Economists usually think of “bubbles” as being negative for economies and societies. Think of the US housing bubble and its role in the 2008 Global Financial Crisis as a great example. Defining a bubble is tricky, and often its causes are difficult to explain even with the benefit of hindsight. In their paper “Bubbles in Society – the Example of the Apollo Program” Gisler & Sornette say that…Read the article
Inflation expectations in the US and Europe have been diverging lately and it comes as no real surprise, of course. After all, annual GDP growth in the US was running at a healthy rate of 2.6% in real terms in Q4 2018. The unemployment rate has fallen below 4%, putting upward pressure on wages, while economic sentiment indicators, such as PMIs, are in firmly expansionary territory. In stark con…Read the article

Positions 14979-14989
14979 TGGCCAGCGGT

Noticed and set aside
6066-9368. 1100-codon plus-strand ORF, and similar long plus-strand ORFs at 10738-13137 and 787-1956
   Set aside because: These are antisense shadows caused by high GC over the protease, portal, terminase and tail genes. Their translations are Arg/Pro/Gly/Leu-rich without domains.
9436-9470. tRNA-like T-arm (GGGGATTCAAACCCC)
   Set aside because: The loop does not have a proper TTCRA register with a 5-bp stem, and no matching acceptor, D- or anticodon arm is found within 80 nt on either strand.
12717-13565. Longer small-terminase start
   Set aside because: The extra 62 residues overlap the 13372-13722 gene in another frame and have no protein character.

Goldilocks, one of investors’ favourite economic scenarios, seems to have returned in the new year after almost vanishing in 2018: a strong US jobs report and dovish comments from US Federal Reserve (Fed) chair Jerome Powell have reinstated the not-too-hot, not-too-cold environment that combines relatively low rates and good-enough economic growth – supporting risk assets. US High Yield spreads…Read the article
In true October fashion, both equity and bond markets recently plunged. US President Trump quickly said the US Federal Reserve (Fed) is hiking rates too fast, hurting growth. The IMF quickly answered: the Fed’s hikes are legitimate. Who’s right?
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Global bond markets reacted sharply to Wednesday’s release of US Services data, which struck its best mark in 21 years: US 10-year yields spiked to 3.2%, the highest since 2011, while the dollar reversed a gloomy September to recover its August level. The usually less reactive 30-year Treasury yields surged, leading some investors such as M&G fund manager Richard Woolnough to argue that the mar…Read the article